Bargains for Under $25 HP Envy 34 All-in-One PC Review Best Fitbits T-Mobile Data Breach Settlement ExpressVPN Review Best Buy Anniversary Sale Healthy Meal Delivery Orville 'Out Star Treks' Star Trek
Want CNET to notify you of price drops and the latest stories?
No, thank you

Are you now or will you ever be an audiophile?

The Audiophiliac believes that anyone who occasionally listens to music without multitasking is either an audiophile or will eventually become one.

A man and his hi-fi: Ohm Acoustics designer and owner John Strohbeen. Steve Guttenberg/CNET

It's funny -- a lot of audiophiles never admit to being audiophiles. Not me -- I've always been fascinated by sound, especially the sound that comes out of speakers or headphones. Twenty years ago I went to a party that just happened to have a large number of audiophiles attending, and for some strange reason I asked each one if they were an audiophile. Most responded with something like, "No, I like music!" Fair enough, but if you asked a Ferrari owner if they're really into cars, I doubt they would ever say, "No, it's just transportation." But ask a guy who owns a $500 turntable if he's an audiophile and he'll get defensive, even when the guy asking the question is himself an audiophile.

I bought my first hi-fi when I was 16 with the money I earned working at a local grocery store. I bought a Garrard turntable, a department store brand integrated amp and large bookshelf speakers. The price? One hundred and seven dollars, not an insignificant sum for a teenager in 1965.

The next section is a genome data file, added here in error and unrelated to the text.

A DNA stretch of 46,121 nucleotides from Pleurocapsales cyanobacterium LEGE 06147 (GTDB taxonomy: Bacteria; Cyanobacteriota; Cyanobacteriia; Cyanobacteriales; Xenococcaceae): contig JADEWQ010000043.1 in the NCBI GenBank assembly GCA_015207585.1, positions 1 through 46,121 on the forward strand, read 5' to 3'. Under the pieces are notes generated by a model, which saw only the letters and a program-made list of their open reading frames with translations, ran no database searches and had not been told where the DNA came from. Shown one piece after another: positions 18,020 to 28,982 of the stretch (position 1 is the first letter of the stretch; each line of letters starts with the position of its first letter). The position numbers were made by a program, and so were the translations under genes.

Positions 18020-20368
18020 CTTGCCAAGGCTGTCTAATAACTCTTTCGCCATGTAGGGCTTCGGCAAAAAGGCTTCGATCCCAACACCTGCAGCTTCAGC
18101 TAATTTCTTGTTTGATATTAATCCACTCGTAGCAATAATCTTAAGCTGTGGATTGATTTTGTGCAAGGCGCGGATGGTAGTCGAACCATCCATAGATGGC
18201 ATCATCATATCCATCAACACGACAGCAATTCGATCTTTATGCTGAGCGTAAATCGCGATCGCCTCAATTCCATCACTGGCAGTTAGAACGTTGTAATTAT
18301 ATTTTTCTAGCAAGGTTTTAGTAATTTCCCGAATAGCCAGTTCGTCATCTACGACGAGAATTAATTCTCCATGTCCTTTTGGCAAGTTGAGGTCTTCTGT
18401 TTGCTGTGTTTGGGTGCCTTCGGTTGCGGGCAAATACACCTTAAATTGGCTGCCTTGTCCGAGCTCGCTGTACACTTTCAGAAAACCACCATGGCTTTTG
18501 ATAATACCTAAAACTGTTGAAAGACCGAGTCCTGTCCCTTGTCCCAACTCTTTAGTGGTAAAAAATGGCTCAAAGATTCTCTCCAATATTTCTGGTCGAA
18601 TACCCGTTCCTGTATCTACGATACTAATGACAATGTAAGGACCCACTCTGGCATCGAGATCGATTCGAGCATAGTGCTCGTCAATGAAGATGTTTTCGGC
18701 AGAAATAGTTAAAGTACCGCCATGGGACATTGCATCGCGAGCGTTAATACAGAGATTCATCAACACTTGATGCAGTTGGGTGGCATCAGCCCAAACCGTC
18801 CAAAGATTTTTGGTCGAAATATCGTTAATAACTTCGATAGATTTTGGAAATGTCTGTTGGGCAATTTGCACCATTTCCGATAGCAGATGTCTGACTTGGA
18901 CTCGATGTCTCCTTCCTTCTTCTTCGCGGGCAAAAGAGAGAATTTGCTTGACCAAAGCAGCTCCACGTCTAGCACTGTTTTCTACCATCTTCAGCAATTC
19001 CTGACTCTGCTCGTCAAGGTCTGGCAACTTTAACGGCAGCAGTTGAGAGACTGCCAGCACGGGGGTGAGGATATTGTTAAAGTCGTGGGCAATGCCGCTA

Rock and roll rocked harder, thanks to my little hi-fi. I quickly learned that one turntable, amp, or speaker can -- get this -- sound different and possibly better than another turntable, amp, or speaker! I was, at last, an audiophile!

I started to notice the way John Lennon double-tracked his vocals, and that reverberation was a distinct part of the mix, because my Grado phono cartridge decoded more stuff in the grooves than whatever piece-of-crap cartridge came with the turntable. A couple of months later I went back to buy a sweet-looking Harman Kardon amplifier, and that thing took me to the next level.

Years later, I heard a pair of JBL L100 Century speakers, and the heavens parted. The sound was revelatory, there was more bass, more treble, they were more fun to listen to! And the big, white 12-inch woofers looked so cool, and the brilliant orange foam grille got my heartbeat up! There was a big "but," however: they sold for $546 a pair -- that was way out of my league, but I spent a lot of time pestering hi-fi salesmen to get 15 minutes alone in a room with the L100s. I wound up with a set of Bose 501 floor-standing speakers, and I lived happily with them for a few years.

Share your memories about your first audio system in the comments section.